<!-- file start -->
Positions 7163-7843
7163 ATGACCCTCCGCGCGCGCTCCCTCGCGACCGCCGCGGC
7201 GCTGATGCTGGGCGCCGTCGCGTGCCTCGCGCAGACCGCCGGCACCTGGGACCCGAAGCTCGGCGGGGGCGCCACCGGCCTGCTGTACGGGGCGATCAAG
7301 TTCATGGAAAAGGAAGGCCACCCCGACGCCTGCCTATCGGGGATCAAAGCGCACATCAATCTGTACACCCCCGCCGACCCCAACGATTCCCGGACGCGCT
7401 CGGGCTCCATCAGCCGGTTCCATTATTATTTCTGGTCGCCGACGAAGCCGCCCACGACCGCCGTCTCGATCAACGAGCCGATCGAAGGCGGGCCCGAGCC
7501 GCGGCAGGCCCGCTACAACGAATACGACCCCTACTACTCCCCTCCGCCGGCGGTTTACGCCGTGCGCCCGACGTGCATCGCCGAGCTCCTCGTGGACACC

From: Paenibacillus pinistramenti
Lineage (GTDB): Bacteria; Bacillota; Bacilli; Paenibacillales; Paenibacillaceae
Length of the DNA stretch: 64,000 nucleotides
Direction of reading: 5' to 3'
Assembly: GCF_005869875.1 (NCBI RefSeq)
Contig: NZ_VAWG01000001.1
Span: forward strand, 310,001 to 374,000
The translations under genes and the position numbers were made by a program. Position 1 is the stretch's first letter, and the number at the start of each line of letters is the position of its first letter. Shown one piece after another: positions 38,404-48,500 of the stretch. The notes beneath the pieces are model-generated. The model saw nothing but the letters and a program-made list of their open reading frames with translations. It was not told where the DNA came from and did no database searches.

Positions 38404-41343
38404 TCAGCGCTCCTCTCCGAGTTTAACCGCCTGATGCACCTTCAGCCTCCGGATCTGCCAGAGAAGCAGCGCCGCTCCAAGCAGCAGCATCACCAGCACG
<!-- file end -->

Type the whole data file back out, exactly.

Positions 7163-7843
7163 ATGACCCTCCGCGCGCGCTCCCTCGCGACCGCCGCGGC
7201 GCTGATGCTGGGCGCCGTCGCGTGCCTCGCGCAGACCGCCGGCACCTGGGACCCGAAGCTCGGCGGGGGCGCCACCGGCCTGCTGTACGGGGCGATCAAG
7301 TTCATGGAAAAGGAAGGCCACCCCGACGCCTGCCTATCGGGGATCAAAGCGCACATCAATCTGTACACCCCCGCCGACCCCAACGATTCCCGGACGCGCT
7401 CGGGCTCCATCAGCCGGTTCCATTATTATTTCTGGTCGCCGACGAAGCCGCCCACGACCGCCGTCTCGATCAACGAGCCGATCGAAGGCGGGCCCGAGCC
7501 GCGGCAGGCCCGCTACAACGAATACGACCCCTACTACTCCCCTCCGCCGGCGGTTTACGCCGTGCGCCCGACGTGCATCGCCGAGCTCCTCGTGGACACC

From: Paenibacillus pinistramenti
Lineage (GTDB): Bacteria; Bacillota; Bacilli; Paenibacillales; Paenibacillaceae
Length of the DNA stretch: 64,000 nucleotides
Direction of reading: 5' to 3'
Assembly: GCF_005869875.1 (NCBI RefSeq)
Contig: NZ_VAWG01000001.1
Span: forward strand, 310,001 to 374,000
The translations under genes and the position numbers were made by a program. Position 1 is the stretch's first letter, and the number at the start of each line of letters is the position of its first letter. Shown one piece after another: positions 38,404-48,500 of the stretch. The notes beneath the pieces are model-generated. The model saw nothing but the letters and a program-made list of their open reading frames with translations. It was not told where the DNA came from and did no database searches.

Positions 38404-41343
38404 TCAGCGCTCCTCTCCGAGTTTAACCGCCTGATGCACCTTCAGCCTCCGGATCTGCCAGAGAAGCAGCGCCGCTCCAAGCAGCAGCATCACCAGCACG